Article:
large_kagemusha_blu-ray4Here is the assessment of the film:

Pros: The Cinematography – Kurosawa uses the the stark Noh colors for inspiration throughout the film and it is done masterfully. Even mundane things like marching become beautiful as the different legions wear different colors of armor. This is used as  a backdrop for battles as red is used to illustrate the violence or the multi-colored backdrop of the Kagemusha’s dream sequence. This helps the movie flow better, as it is a really long film.

Takega Shingen / The Kagemusha – The same actor Tatsuda Nakadai plays both the Warlord and the Body double, and though people say he overacts…this is based off Noh, that is kind of the point. He plays the extremes really well. From extreme cowardice as the thief, the confidence and coldness of Takega and when the Kagemusha embraces his role and becomes a kinder version of the warlord.

Oda Nobunaga – This is one of the most fascinating people in history, and this movie illustrates parts of the reasons why. He was an atheist who was a patron to Jesuit Missionaries, he wore Western Garb and drank wine from Spain but also was a huge supporter of the arts within Japan. He was an adaptable man which is why I think he was able to conquer so much before he died. Daisuke Ryu does an excellent job capturing this character as he is always smiling, energetic and active, but serious and respectful of his enemies. He has some great scenes with Ieyasu where they share some red wine and another scene where he says Amen to a blessing from the missionaries. Daisuke Ryu lives this role…and I can’t wait to see him in more films.

Tokugawa Ieyasu – Historically in regards to looks he was the opposite of Nobunaga. While Nobunaga was active and adaptable…Ieyasu was the waiter and watcher and tester. He always figured things out before he acted, which is why out of all the Shoguns leading up to Unification in the Warring States Period, he was the one stood victorious at the end. We see bits of that here too, though at this time Nobanaga was the superior force so we see that deference in their alliance. Masayuki Yui does a good job in the role, I just wish we could have got more. He doesn’t have as many unique character moments as Nobanaga.

The Battles – There are two major battles we get in this. One where Takega Shingen’s son goes to win honor as he was exiled away from his father and wants to reclaim honor and leadership of the clan from the Kagemusha, who with his generals than has to rescue him with a show of force…and at the end where the same son leads all his soldiers to the slaughter form Nobanuga’s guns.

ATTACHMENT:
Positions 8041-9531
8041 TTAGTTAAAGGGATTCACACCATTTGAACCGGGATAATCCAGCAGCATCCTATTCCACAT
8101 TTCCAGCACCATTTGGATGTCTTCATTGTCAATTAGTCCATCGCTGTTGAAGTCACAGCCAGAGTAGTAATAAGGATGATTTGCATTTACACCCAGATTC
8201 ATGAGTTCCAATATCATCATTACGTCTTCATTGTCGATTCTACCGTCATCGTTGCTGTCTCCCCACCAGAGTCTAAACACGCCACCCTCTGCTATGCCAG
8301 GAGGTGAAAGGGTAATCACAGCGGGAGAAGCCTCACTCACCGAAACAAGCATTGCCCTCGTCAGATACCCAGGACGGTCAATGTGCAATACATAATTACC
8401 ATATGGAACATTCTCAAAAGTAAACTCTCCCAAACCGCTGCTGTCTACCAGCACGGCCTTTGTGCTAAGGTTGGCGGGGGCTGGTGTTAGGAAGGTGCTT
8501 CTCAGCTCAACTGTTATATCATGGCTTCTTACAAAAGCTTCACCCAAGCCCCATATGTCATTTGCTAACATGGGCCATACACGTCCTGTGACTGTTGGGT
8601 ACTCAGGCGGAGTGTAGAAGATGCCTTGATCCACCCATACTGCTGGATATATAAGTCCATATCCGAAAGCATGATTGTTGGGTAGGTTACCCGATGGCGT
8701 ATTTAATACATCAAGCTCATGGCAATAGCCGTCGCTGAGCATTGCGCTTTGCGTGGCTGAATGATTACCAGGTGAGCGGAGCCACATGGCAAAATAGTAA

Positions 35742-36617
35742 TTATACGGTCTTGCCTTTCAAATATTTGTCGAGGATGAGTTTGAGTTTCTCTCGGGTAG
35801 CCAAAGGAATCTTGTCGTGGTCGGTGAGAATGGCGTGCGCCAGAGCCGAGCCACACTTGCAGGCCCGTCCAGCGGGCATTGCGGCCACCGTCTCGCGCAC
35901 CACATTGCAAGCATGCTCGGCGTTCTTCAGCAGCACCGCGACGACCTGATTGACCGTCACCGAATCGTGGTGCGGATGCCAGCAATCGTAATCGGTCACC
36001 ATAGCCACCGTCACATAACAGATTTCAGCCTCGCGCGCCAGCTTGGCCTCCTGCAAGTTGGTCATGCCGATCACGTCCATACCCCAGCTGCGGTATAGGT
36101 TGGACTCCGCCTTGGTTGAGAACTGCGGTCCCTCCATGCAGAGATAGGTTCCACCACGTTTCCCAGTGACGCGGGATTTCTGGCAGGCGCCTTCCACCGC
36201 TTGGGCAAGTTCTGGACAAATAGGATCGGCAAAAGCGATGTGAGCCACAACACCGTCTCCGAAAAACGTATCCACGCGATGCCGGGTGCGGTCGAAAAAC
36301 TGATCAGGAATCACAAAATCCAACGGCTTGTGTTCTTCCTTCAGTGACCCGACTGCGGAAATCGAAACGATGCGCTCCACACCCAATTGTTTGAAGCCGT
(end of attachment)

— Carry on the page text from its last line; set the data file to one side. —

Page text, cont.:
The Reveals – The Reveal of the Kagemusha not being Takega Shingen is heartbreaking. It all came from pride too. He tried reading Shingen’s horse and was cast off revealing that he didn’t have Shingen’s scar on his back. He is given money and cast out into desolation. It is touching as the generals who have had some respect for him can do nothing since it was all a lie and ruse to begin with. After this Nobunaga does a Noh performance before Ieyasu in honor of Shingen and being tricked for three years by such a worthy foe.

The Ending – We see the banner of Shingen’s clan in the water as the Kagemusha is dying after joining the battle, having finally found his purpose.

The Messages – There are quite a few messages in this film. One major one, is how duty can give one purpose since as the Kagemusha tries to steal from Shingen after his death, and it only when he realizes all he lost that he devotes himself to the clan and the role they gave him. This in turn leads to him dying for a cause at the end. He is no longer lost, no longer wandering…his purpose is found.

Another message is the uncaringness of the State. The Kagemusha is just a tool and after he is of no use he is left as a possible death in the Warring States. No one checks up on him and the relationship he formed with Shingen’s grandson means nothing because he was a peasant and thief so has no power. He is only worth as much as he is useful, which is exaggerated even more in war time.

Kurosawa is a master director and this film is a classic for a reason. It is a bit long, but the cinematography and major characters are so great that it keeps you interested and curious to see what happens. The time period being one of my favorite periods of study is also a plus for me as well. I highly recommend this film and it is one of my all time favorites after today.

My final score for it is 9.5 / 10

 

Casablanca (1942): An Amazing Story of Love in a Time of War

Casablanca

       “Casablanca,” is a film I always caught at the wrong time, every time it was on, so much was going on already so the movie was always in the background and usually remained unfinished by the time I would leave. “Casablanca,” is a fascinating film, considering it was completed when World War 2 was still going on. The Nazis still occupied a lot of Europe and it was unknown who would be victorious in the end. The screenplay itself is based off a play called “Everybody Comes to Rick’s,” by Murray Burnett and Joan Alison. The fact that they were writing from a time where history remained unwritten gives the present of the story so much life. 

   “Casablanca,” was directed by Michael Curtiz and is the story of Rick (Humphrey Bogart) who owns a saloon in Nazi occupied Casablanca in the French Morocco. He is a pretty selfish guy whose perspective changes when a former lover named Ilsa (Ingrid Bergman) re-enters his life with her fascist resisting husband Victor Laszlo…from here the story unfolds as politics between factions arise as the drama unfolds.